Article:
Wesley warned against any extreme party spirit and zeal for conflict, urging instead embracing all men, extending grace to others as you have received it:

Purify your hearts from pride, — humbling yourselves under the mighty hand of God; from all party-zeal, anger, resentment, bitterness, which now, especially, will easily beset you; from all prejudice, bigotry, narrowness of spirit; from impetuosity, and impatience of contradiction; from love of dispute, and from every degree of an unmerciful or implacable temper. Instead of this earthly, devilish wisdom, let “the wisdom from above” sink deep into your hearts; that “wisdom” which “is first pure,” then “peaceable, easy to be entreated,” — convinced, persuaded, or appeased, — “full of mercy and good fruits; without partiality,” — embracing all men; “without hypocrisy,” genuine and unfeigned. Now, if ever, “putting away with all malice, all clamour,” (railing,) “and evil-speaking: Be ye kind one to another,” to all your brethren and countrymen, — “tender-hearted” to all that are in distress; “forgiving one another, even as God for Christ hath forgiven you.”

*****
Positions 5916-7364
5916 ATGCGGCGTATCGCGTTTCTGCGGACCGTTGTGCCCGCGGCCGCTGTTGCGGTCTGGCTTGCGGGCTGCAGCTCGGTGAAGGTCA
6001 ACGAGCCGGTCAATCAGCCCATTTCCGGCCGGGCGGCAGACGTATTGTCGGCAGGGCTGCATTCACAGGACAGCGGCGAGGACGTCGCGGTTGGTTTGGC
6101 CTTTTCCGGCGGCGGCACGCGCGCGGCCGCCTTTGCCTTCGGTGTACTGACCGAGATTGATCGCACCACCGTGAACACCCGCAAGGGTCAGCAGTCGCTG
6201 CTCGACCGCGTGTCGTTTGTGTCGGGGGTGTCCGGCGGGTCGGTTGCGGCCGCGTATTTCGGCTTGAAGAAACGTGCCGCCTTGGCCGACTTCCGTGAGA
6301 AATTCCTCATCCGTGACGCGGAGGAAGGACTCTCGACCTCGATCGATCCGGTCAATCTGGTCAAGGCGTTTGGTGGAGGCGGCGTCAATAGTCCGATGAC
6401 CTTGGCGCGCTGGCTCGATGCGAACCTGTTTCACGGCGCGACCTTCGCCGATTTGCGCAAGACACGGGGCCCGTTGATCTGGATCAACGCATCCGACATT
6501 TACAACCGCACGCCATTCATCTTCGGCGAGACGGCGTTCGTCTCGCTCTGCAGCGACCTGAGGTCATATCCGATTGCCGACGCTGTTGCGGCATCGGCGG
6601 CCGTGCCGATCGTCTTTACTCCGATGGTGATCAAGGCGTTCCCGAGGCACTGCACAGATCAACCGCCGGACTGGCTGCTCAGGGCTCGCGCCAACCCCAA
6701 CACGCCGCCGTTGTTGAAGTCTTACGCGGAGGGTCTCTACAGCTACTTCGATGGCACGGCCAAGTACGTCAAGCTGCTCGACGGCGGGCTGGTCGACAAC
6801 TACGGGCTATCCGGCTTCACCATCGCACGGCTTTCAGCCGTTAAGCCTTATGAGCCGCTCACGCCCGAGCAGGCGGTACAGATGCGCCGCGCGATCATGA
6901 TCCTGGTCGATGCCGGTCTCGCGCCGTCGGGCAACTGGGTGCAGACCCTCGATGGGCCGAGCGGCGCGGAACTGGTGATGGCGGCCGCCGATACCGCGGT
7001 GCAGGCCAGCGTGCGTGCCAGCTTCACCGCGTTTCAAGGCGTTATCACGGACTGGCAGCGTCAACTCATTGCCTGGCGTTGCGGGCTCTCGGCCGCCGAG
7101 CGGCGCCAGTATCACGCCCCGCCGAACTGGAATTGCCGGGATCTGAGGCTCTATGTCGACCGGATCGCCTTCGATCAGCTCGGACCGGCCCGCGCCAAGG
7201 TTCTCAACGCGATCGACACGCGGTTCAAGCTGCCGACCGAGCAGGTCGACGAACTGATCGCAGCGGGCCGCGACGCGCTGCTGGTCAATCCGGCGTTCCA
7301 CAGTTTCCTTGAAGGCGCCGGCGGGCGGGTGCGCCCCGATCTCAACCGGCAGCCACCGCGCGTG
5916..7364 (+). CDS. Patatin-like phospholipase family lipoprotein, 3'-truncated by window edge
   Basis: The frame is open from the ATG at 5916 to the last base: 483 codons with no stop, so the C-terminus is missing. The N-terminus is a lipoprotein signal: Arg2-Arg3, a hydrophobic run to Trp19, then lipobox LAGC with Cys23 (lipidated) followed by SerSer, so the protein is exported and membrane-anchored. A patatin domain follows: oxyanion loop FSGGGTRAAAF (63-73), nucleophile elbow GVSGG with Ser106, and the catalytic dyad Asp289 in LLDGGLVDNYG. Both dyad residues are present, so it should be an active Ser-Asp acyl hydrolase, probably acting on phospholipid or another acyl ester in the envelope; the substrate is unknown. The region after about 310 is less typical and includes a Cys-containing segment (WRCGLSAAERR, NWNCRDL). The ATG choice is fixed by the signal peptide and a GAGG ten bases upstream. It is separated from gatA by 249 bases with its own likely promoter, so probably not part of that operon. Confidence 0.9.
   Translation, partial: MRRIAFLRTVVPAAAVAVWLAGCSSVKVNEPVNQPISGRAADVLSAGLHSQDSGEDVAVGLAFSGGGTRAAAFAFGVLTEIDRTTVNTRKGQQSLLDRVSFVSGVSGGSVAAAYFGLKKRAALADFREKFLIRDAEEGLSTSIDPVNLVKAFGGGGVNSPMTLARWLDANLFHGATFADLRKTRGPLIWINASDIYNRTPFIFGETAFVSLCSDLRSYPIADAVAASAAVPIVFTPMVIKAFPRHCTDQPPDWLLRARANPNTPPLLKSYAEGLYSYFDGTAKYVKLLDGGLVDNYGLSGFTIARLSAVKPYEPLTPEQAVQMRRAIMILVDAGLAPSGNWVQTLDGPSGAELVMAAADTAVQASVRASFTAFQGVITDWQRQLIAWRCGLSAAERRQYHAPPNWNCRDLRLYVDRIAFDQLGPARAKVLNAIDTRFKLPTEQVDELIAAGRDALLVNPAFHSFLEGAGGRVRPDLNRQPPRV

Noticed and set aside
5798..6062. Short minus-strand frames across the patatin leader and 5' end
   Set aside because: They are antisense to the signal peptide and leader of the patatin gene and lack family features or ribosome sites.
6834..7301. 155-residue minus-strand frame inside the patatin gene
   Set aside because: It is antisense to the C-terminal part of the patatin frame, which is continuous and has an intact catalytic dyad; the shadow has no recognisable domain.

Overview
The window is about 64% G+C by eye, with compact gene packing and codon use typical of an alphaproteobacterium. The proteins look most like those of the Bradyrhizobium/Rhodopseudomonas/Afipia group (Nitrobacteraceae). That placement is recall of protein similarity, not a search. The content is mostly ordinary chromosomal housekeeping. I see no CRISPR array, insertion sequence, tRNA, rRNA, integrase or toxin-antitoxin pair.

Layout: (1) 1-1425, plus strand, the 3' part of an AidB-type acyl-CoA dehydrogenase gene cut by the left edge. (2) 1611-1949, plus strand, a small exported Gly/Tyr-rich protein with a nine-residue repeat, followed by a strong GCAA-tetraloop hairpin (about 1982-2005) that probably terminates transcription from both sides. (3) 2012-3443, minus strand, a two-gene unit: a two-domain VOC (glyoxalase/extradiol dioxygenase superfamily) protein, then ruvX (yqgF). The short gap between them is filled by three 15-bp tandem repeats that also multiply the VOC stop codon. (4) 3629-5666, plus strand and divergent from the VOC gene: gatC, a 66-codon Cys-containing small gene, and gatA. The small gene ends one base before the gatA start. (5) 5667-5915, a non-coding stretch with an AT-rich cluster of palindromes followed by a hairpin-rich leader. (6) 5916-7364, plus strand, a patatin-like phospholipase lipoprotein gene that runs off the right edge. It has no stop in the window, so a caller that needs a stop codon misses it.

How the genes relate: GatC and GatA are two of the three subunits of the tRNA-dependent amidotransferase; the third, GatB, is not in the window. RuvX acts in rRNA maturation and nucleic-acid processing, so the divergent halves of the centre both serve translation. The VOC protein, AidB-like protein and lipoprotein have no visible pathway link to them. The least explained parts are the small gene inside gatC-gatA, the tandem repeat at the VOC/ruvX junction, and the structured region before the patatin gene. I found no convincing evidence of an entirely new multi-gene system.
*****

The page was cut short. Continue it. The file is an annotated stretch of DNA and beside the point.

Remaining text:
Wesley suggested the answer to national calamities is “showing mercy to the poor.” Such mercy and gratitude by some may benefit and save the whole land:

Who knoweth but the Lord will yet be entreated, will calm the madness of the people, will quench the flames of contention, and breathe into all the spirit of love, unity, and concord. Then brother shall not lift up sword against brother, neither shall they know war any more. Then shall plenty and peace flourish in our land, and all the inhabitants of it be thankful for the innumerable blessings which they enjoy, and shall “fear God, and honour the king.”

A little leaven raises the whole loaf, Wesley knew. If the church counsels and embodies mercy and generosity, the whole nation will benefit. What was true in ancient Israel and in the 1700s for Britain may be no less true today in America. Human nature has not changed and neither has God.


Originally published at Juicy Ecumenism.

Mark Tooley became president of the Institute on Religion and Democracy (IRD) in 2009. He joined IRD in 1994 to found its United Methodist committee (UMAction). He is also editor of IRD’s foreign policy and national security journal, Providence.